Pub Date: June 15, 1963

ISBN: 0451228146

Page Count: 181

Publisher: Praeger

Review Posted Online: Oct. 5, 2011

Kirkus Reviews Issue: June 15, 1963

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Unrelenting gloom relieved only occasionally by wrenching trauma; somehow, though, Hannah’s storytelling chops keep the...


Hannah’s sequel to Firefly Lane (2008) demonstrates that those who ignore family history are often condemned to repeat it.

When we last left Kate and Tully, the best friends portrayed in Firefly Lane, the friendship was on rocky ground. Now Kate has died of cancer, and Tully, whose once-stellar TV talk show career is in free fall, is wracked with guilt over her failure to be there for Kate until her very last days. Kate’s death has cemented the distrust between her husband, Johnny, and daughter Marah, who expresses her grief by cutting herself and dropping out of college to hang out with goth poet Paxton. Told mostly in flashbacks by Tully, Johnny, Marah and Tully’s long-estranged mother, Dorothy, aka Cloud, the story piles up disasters like the derailment of a high-speed train. Increasingly addicted to prescription sedatives and alcohol, Tully crashes her car and now hovers near death, attended by Kate’s spirit, as the other characters gather to see what their shortsightedness has wrought. We learn that Tully had tried to parent Marah after her father no longer could. Her hard-drinking decline was triggered by Johnny’s anger at her for keeping Marah and Paxton’s liaison secret. Johnny realizes that he only exacerbated Marah’s depression by uprooting the family from their Seattle home. Unexpectedly, Cloud, who rebuffed Tully’s every attempt to reconcile, also appears at her daughter’s bedside. Sixty-nine years old and finally sober, Cloud details for the first time the abusive childhood, complete with commitments to mental hospitals and electroshock treatments, that led to her life as a junkie lowlife and punching bag for trailer-trash men. Although powerful, Cloud’s largely peripheral story deflects focus away from the main conflict, as if Hannah was loath to tackle the intractable thicket in which she mired her main characters.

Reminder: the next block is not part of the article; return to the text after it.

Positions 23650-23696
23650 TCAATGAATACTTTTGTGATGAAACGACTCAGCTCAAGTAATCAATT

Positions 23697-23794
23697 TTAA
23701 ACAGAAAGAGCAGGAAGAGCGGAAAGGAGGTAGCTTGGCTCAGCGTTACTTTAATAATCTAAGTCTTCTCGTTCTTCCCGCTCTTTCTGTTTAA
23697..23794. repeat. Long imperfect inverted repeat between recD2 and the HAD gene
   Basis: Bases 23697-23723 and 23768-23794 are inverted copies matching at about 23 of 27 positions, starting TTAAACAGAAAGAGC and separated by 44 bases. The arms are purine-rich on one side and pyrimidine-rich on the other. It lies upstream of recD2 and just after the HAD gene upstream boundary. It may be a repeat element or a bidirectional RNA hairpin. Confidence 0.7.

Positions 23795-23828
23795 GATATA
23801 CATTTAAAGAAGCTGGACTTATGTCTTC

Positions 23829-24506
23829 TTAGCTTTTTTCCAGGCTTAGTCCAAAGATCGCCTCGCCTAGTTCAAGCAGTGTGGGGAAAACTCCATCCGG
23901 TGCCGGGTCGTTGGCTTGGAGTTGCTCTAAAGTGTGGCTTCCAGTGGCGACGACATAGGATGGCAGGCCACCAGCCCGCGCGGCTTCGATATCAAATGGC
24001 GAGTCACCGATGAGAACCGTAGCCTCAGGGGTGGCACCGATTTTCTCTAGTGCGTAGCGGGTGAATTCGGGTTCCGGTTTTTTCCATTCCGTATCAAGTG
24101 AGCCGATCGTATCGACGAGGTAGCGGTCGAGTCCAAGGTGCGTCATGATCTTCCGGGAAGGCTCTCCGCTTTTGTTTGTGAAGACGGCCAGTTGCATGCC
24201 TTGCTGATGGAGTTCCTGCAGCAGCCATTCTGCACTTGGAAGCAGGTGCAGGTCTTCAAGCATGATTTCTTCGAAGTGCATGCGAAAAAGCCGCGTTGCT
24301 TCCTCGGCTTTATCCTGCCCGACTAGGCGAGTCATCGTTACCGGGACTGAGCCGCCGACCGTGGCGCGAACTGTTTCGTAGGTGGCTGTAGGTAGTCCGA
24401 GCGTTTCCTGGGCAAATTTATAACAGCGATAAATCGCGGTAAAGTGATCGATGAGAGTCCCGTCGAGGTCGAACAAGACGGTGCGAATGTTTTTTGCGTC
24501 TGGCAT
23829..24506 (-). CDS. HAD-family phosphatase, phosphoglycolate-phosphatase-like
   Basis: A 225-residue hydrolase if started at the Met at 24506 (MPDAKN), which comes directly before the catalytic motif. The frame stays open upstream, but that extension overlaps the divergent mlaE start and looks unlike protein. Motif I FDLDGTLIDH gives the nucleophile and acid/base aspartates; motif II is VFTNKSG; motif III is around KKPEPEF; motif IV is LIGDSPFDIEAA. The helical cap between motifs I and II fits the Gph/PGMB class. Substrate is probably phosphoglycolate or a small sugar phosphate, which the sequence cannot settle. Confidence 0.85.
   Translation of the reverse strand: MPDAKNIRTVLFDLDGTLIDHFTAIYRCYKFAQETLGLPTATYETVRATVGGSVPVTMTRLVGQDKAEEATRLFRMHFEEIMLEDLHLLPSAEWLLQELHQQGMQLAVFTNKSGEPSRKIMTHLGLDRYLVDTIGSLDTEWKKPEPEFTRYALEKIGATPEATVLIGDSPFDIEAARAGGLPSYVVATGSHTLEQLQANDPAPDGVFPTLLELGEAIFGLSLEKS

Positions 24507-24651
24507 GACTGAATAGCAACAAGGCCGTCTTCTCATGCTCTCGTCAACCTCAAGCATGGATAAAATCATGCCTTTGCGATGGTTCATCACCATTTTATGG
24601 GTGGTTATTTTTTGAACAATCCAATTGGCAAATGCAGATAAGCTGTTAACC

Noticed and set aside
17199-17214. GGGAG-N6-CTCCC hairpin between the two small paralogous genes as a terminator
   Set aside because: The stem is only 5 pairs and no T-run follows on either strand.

Unrelenting gloom relieved only occasionally by wrenching trauma; somehow, though, Hannah’s storytelling chops keep the pages turning even as readers begin to resent being drawn into this masochistic morass.

Pub Date: April 23, 2013

ISBN: 978-0-312-57721-6

Page Count: 416

Publisher: St. Martin's

Review Posted Online: Feb. 18, 2013

Kirkus Reviews Issue: March 1, 2013